There is a lot of discussion related to LAIV and asthma/wheezing. The "warnings and precautions" statement for LAIV also states that anyone with asthma, of any age, may be at greater risk for wheezing after receiving LAIV. While kids (ages 2-4 years) with asthma or a wheezing episode within the last 12 months prior to vaccination should not receive LAIV. 

Vaccine or not, its important to remember the non-pharmacolgical interventions for preventing spread of influenza. 

The issue of a two-dose vaccine season for children is worth additional consideration when planning for community events such as Points of Distribution (POD) activity and health care system utilization for routine vaccination. (Related Nurse Triage Line and Improving Service

LAIV is not recommended for those who have sever allergic reaction in the past, those who are pregnant, and people with who are immunocompromised. Further, caregivers of immunocompromised patients should avoid contact for 7 days due to a "theoretical risk of infection" after LAIV.  Anyone who has revived antiviral medications should delay vaccination for 48 hours. 

Please read the full report from CDC/ACIP for detailed information. Visit the CDC flu page and the ACIP page for additional updates. This summary is not intended as sole source of information or vaccination guidelines.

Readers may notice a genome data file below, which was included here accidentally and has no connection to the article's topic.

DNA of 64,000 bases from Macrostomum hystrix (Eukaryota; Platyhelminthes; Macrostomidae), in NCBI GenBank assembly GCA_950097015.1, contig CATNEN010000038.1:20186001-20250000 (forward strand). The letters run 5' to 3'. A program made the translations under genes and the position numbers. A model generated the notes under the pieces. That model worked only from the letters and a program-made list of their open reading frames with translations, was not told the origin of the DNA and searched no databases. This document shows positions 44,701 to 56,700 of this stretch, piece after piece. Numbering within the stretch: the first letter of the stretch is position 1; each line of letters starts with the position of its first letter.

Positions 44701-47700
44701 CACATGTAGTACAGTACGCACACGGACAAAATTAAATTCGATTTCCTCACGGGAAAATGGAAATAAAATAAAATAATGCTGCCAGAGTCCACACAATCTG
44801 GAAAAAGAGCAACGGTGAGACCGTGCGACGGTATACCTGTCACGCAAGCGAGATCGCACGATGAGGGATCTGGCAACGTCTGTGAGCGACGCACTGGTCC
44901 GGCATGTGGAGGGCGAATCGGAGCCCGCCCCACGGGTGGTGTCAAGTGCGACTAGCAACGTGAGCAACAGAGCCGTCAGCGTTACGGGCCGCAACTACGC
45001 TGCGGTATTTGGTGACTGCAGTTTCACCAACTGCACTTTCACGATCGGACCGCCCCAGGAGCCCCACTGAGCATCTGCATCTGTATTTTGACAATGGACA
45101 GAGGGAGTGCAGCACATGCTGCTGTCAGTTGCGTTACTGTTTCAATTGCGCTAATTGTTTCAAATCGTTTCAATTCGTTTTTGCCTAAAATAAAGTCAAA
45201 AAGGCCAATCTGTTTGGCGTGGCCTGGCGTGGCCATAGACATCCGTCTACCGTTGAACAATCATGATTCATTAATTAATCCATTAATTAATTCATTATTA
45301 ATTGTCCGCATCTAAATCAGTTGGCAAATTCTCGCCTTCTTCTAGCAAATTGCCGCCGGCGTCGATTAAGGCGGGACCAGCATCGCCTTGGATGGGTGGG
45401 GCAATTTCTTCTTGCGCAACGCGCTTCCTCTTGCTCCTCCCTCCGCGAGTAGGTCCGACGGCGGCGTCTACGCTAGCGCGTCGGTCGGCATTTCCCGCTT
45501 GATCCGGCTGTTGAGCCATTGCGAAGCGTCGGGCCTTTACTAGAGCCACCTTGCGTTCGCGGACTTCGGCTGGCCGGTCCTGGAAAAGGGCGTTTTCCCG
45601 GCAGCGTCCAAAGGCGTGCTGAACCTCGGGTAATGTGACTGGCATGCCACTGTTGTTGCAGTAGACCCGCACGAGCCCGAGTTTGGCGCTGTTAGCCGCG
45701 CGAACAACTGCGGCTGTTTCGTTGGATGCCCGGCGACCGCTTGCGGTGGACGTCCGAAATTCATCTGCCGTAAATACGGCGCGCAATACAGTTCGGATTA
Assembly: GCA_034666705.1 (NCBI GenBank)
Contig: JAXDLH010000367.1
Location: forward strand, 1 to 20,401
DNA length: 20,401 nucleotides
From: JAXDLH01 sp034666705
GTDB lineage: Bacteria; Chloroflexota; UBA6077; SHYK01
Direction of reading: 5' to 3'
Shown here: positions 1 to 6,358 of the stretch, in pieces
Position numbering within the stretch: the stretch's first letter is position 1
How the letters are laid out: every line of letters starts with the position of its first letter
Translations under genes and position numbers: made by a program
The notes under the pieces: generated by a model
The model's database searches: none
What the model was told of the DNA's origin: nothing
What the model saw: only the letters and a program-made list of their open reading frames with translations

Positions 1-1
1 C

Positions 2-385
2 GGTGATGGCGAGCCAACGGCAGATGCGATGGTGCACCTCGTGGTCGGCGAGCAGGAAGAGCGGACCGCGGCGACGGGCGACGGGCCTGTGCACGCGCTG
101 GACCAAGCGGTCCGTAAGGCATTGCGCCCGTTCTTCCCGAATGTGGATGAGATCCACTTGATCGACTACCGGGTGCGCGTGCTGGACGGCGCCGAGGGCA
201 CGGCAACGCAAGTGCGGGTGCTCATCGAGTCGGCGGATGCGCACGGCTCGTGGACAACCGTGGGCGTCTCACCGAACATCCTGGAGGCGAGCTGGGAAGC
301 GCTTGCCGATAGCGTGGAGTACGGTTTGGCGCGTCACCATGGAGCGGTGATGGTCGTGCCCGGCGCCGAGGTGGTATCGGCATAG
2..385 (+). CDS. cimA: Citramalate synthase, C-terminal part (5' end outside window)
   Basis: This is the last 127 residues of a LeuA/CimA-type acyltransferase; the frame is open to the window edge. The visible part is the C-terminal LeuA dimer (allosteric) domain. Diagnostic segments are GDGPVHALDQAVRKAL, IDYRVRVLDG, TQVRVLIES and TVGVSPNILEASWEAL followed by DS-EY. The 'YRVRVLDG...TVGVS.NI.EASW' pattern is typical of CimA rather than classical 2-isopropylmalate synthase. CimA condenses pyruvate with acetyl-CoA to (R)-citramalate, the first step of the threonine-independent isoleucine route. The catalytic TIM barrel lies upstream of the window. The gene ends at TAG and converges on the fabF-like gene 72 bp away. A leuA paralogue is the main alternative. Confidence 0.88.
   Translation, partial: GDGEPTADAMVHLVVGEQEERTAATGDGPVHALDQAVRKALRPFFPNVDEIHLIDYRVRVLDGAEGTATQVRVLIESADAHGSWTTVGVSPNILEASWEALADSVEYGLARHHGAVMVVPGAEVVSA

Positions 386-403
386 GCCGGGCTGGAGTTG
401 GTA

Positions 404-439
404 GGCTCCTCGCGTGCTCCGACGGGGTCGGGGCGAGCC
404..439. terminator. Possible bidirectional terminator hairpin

Related: Three things to know about seasonal flu

Sunday, August 09, 2015

2015/2016 Flu: Forward Thinking for the next Epidemic

Its difficult to think about seasonal influenza and the potential of a seasonal epidemic when you're bathed in summer weather. Its difficult to research and write about it at this time of year, too. Believe me. Still, after last flu season, if we learned nothing (and maybe we did learn nothing) we learned to get prepared early.


The 2014/2015 flu season was particularly difficult. The vaccine was poorly matched and resulted in ~23% vaccine effectiveness (VE) overall with a ~18% VE for the (drifted) H3N2 strain. And it was worse for children. Add to that the particularly long season of 20 weeks as compared to the usual 13 week flu season and it becomes easy to see why we had such a difficult time last flu season. Thats why we need to get into gear now.

Epidemic on the horizon

We don't often get a lot of warning before a natural disaster strikes. Seasonal influenza gives us a bit of a break on that fact. We know seasonal influenza is coming every year. We know what it did last year, and the year before that and the year before that. We know what it can do to our emergency response systems, our emergency departments, intensive care units, walk-in clinics, and doctors offices. There remains a lot to learn and apply from Dark Winter and Atlantic Storm.